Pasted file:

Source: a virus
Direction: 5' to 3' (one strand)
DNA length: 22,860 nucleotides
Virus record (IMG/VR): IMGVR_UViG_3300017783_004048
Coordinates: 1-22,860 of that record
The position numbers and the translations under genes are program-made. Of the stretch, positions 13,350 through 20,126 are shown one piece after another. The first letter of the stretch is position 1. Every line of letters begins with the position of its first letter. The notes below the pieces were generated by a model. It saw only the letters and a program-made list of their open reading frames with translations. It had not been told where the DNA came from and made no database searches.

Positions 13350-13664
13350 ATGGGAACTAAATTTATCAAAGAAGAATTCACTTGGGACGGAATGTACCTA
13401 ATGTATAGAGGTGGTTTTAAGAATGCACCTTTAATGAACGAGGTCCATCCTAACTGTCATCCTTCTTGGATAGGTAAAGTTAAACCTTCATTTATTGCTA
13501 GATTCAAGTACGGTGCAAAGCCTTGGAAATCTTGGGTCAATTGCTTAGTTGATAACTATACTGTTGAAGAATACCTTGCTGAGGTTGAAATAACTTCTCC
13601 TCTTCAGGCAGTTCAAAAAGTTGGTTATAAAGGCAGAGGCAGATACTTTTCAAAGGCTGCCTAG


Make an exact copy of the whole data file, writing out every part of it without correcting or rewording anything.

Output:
Source: a virus
Direction: 5' to 3' (one strand)
DNA length: 22,860 nucleotides
Virus record (IMG/VR): IMGVR_UViG_3300017783_004048
Coordinates: 1-22,860 of that record
The position numbers and the translations under genes are program-made. Of the stretch, positions 13,350 through 20,126 are shown one piece after another. The first letter of the stretch is position 1. Every line of letters begins with the position of its first letter. The notes below the pieces were generated by a model. It saw only the letters and a program-made list of their open reading frames with translations. It had not been told where the DNA came from and made no database searches.

Positions 13350-13664
13350 ATGGGAACTAAATTTATCAAAGAAGAATTCACTTGGGACGGAATGTACCTA
13401 ATGTATAGAGGTGGTTTTAAGAATGCACCTTTAATGAACGAGGTCCATCCTAACTGTCATCCTTCTTGGATAGGTAAAGTTAAACCTTCATTTATTGCTA
13501 GATTCAAGTACGGTGCAAAGCCTTGGAAATCTTGGGTCAATTGCTTAGTTGATAACTATACTGTTGAAGAATACCTTGCTGAGGTTGAAATAACTTCTCC
13601 TCTTCAGGCAGTTCAAAAAGTTGGTTATAAAGGCAGAGGCAGATACTTTTCAAAGGCTGCCTAG